President Joe Biden said Monday that the "Second Amendment was never absolute" and that, after the Texas elementary school shooting, there may be some bipartisan support to tighten restrictions on the kind of high-powered weapons used by the gunman.
"I think things have gotten so bad that everybody’s getting more rational, at least that’s my hope," Biden told reporters on the White House lawn after returning to Washington.
His comments came a day after the president traveled to the shattered Texas community of Uvalde, mourning privately for three-plus hours with anguished families grieving for the 19 children and two teachers who died in the shooting. Faced with chants of "do something" as he departed a church service, Biden pledged: "We will."
As he arrived from Delaware for Memorial Day events, Biden was asked if he's now more motivated to see new federal limits imposed on firearms.
"I’ve been pretty motivated all along," he said. "I’m going to continue to push and we’ll see how this goes."
In Congress, a bipartisan group of senators talked over the weekend to see if they could reach even a modest compromise on gun legislation after a decade of mostly failed efforts. That included encouraging state "red flag" laws to keep guns away from those with mental health problems.
"The Second Amendment was never absolute," Biden said. "You couldn’t buy a cannon when the Second Amendment was passed. You couldn’t go out and buy a lot of weapons."
There is nowhere near enough support from congressional Republicans for broader gun measures popular with the public — like a new ban on assault-type weapons or universal background checks on gun purchases. Still, Democratic advocates hope meaningful measures could still pass.
Biden said he'd not spoken to Republicans on the issue "but my guess is ... they’re going to have to take a hard look."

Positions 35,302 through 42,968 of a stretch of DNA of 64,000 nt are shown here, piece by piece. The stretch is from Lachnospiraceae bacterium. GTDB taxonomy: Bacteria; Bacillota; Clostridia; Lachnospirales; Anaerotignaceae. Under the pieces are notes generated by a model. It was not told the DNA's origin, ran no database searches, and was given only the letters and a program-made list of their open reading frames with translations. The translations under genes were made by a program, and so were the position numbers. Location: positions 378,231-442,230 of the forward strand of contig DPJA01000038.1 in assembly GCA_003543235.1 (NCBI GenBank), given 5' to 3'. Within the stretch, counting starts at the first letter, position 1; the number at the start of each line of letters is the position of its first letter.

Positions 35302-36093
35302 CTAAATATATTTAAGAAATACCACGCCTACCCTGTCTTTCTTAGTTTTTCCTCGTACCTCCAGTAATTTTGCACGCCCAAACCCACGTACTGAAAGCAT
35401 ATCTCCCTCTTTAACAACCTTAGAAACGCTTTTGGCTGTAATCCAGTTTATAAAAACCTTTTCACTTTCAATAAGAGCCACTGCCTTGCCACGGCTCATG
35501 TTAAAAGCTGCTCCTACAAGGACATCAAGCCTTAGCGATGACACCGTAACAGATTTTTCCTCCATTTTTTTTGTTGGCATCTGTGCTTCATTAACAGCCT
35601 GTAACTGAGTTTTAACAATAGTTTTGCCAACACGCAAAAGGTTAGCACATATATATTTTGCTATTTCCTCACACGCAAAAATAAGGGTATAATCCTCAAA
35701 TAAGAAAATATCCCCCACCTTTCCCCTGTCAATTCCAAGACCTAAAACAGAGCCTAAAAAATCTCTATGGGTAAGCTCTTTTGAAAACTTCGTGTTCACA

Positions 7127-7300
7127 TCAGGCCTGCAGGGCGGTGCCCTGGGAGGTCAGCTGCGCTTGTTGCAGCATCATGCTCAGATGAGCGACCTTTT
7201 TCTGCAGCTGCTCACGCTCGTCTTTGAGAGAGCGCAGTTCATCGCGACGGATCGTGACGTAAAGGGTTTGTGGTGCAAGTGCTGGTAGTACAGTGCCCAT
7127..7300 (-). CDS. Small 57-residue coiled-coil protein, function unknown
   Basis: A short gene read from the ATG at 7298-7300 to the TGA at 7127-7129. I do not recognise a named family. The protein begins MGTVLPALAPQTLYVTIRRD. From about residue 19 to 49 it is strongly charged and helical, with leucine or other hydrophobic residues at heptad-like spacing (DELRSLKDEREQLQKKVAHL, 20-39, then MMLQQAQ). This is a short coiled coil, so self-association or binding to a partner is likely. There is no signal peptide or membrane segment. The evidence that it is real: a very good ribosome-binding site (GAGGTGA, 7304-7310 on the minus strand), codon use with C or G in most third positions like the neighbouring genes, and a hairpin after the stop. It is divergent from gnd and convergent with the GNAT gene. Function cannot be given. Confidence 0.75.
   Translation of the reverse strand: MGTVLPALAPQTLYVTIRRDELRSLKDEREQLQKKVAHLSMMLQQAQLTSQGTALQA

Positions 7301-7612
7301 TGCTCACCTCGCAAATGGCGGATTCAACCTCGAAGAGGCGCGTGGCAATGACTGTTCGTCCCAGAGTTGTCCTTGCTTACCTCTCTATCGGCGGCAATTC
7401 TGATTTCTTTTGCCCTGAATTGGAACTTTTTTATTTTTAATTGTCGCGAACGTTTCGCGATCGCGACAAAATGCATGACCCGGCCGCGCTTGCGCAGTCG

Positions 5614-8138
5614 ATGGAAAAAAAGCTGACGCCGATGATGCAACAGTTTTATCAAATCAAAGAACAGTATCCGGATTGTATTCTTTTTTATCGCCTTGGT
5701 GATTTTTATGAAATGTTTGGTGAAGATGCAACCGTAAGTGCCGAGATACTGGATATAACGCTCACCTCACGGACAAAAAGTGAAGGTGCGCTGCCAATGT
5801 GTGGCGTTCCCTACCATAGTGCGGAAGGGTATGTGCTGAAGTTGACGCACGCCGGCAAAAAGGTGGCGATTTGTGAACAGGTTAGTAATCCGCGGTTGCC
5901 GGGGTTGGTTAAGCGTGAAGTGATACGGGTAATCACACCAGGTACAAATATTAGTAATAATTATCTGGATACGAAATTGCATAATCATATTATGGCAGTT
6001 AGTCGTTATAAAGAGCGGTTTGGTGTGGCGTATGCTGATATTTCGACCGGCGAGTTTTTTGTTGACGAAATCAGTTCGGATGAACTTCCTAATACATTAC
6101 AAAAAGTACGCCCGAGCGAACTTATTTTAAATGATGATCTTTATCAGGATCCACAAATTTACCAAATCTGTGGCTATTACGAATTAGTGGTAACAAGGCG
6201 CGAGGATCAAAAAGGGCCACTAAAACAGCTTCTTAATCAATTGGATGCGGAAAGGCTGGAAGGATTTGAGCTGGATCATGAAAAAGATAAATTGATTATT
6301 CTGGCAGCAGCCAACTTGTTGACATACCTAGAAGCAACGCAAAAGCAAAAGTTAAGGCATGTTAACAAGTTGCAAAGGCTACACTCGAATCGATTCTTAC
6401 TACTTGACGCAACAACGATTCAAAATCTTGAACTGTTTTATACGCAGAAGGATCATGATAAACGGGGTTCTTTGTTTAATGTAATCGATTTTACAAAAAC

The president also said "it makes no sense to be able to purchase something that can fire up to 300 rounds" and added, "The idea of these high powered weapons, there’s simply no rational basis for it."
Biden said he had taken some executive actions on guns "but I can’t outlaw a weapon" and can't "change the background checks."
He said he didn't know where congressional negotiations stand, but "there’s realization on the part of rational Republicans" that "we can’t keep repeating ourselves."
The president and first lady Jill Biden, whose veteran son Beau died of brain tumor in 2015, attended church near their home in Delaware and visited their son's grave early Monday morning.
After flying back to the White House, they hosted a Memorial Day breakfast in the East Room with 130 or so members of veteran organizations, military family groups and senior Defense Department and other administration officials.
The couple was later joined by Vice President Kamala Harris, second gentleman Doug Emhoff, Secretary of Defense Lloyd Austin and Mark Milley, chairman of the Joint Chiefs of Staff, at Arlington National Cemetery to lay a wreath at the Tomb of the Unknown Solider.
Standing at attention under a cloudless sky in the late-May heat, Biden saluted as taps played, after laying the wreath of red and white roses wrapped in red, white and blue ribbon in front of the tomb.
Biden was set to deliver remarks honoring servicemembers before returning to the White House, where he was to join families in the planting of a magnolia tree on the White House South Lawn in honor of the fallen.